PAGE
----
It doesn’t do any good for you to beat yourself up. You said it yourself, we’re lucky…lucky that Amy hasn’t swallowed glass…YET!

(Colin crumbles the wet paper towel and throws it.)

Colin

Guilty…guilty of bringing my work home…guilty of never letting go of it. Guilty of hearing the words…replaying the words the words over and over and over and over and over and over and over and over and over again.

Sunshine

(From offstage)

Fuckin’. Pumpin’. Fuckin’. Cain’t do nothin’ ‘bout it. Days go by, still fuckin’.

Colin

Over and over.

Sunshine

(Appearing)

There’s just me and him on the bed. Sometimes he lays me down on the floor. Some…some…sometimes he hides us under a blanket. He pulls down my underwear.  That’s habit. He pinches my titties…his titty flirt, licks me, and…has me lick him…and….

Colin

(To Sunshine)

Little girl, would you like a piece of candy?

(And then to Martha)

Pedophiles love children.

Girl

(Appearing)

You guys don’t do shit.

Colin

Pedophiles show love to their victims more often than their parents do. I’ve known pedophiles who are suicidal because they know that in prison they’re not going to be able to show their love to children, unless…mothers bring their children to visit them in prison… ‘cause they love children and know how to get parents to turn their children over to them…‘cause they know just what to do to get love back. They take love and make children do things you’d never…never talk about. Pedophiles…oh, my!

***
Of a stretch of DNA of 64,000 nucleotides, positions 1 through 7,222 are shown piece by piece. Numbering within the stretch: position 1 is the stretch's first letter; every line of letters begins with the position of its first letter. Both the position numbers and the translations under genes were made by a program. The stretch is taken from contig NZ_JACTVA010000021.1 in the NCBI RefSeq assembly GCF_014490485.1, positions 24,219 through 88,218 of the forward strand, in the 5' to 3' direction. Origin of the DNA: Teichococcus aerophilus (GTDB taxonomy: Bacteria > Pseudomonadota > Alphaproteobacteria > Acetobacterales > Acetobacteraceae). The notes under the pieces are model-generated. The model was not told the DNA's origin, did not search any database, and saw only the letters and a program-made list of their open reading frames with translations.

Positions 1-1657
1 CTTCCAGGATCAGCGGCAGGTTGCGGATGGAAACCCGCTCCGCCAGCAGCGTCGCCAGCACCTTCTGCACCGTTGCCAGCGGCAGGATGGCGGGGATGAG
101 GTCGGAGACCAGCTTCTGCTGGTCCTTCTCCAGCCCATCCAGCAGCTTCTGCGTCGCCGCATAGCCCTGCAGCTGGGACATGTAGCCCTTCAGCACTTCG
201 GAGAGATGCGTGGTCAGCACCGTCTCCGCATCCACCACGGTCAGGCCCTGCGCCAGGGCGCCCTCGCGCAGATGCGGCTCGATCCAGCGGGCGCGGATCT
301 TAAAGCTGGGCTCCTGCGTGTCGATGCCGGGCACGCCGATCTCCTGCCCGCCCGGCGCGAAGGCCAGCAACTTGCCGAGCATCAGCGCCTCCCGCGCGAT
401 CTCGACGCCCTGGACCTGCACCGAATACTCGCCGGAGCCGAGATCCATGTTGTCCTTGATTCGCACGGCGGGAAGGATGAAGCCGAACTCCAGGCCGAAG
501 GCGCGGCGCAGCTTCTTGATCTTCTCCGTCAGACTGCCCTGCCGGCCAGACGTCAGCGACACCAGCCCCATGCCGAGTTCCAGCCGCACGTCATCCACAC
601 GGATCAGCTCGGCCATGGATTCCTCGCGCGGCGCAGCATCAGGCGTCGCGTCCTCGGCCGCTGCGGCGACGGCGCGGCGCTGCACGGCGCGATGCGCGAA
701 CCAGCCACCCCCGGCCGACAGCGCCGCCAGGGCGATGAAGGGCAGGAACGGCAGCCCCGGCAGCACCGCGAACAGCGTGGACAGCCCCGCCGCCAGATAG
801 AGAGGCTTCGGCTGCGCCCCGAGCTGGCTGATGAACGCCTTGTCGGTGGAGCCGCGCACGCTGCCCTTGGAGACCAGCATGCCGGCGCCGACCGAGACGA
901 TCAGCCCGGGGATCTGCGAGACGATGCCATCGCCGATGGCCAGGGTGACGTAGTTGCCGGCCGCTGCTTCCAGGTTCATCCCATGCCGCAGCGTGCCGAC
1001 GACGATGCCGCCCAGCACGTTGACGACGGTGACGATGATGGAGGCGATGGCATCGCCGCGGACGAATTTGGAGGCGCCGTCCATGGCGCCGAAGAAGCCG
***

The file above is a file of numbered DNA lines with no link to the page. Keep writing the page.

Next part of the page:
(Very, very quietly)

I like big boobs. Regardless…regardless…how big they are…there’s no law against…looking.

Girl

He’d…he’d neve’…neve’ use rubbers.

Martha

Four minutes!

Sunshine

Tit…tit…tit..titty…titty…flirt.

Girl

Tempted? You could be arrested.

Martha

Two minutes.

Colin

Sixteen and a prostitute. We ought to be thankful.

Martha

Thankful for what?

Colin

MOVE OUT! ALL OF YOUS! Start at the beginning and give me every single detail. He didn’t do nothing! That’s not what you said…wouldn’t do that. No? It’s not lovin’ or intercourse. Then what is it? Pervert! Mama knew and did nothing. Mama…tell me all the filthy stuff and more…and then what happened… year after year if you last that long…over and over again…hear about the poop…the underpants on the railing… the licking…the licking…licking… like an eight year old describes it…the touching, the licking, the licking, until the white stuff comes out. Gooey! And he makes you swallow

it. Gag! And you’ve got to get the words right…all of the words…so THERE’S NOWAY SOMEBODY CAN SAY SHE MADE THAT UP! On the edge of a black hole…you’ve got to understand: we’re always on the edge of a black hole.

Martha

One minute.

Colin

The truth is. And this is absolutely true. He used axle grease. He first went out into the garage and with two fingers dug into the axle grease, and came looking for me…he told me it would feel good…told me before I started dating boys it was part of my ed-u-cashun…told me if I told anyone he’d…he’d hurt my mama.

Martha

Time’s up. I know you have a tough job. But your time is up. So get out of here.

Colin

But what about my things?

Martha

Don’t you understand?

(She starts to cry. He sobs.)

I’m tired, and I can’t deal with it now.

Good night.

Randy Ford, playwright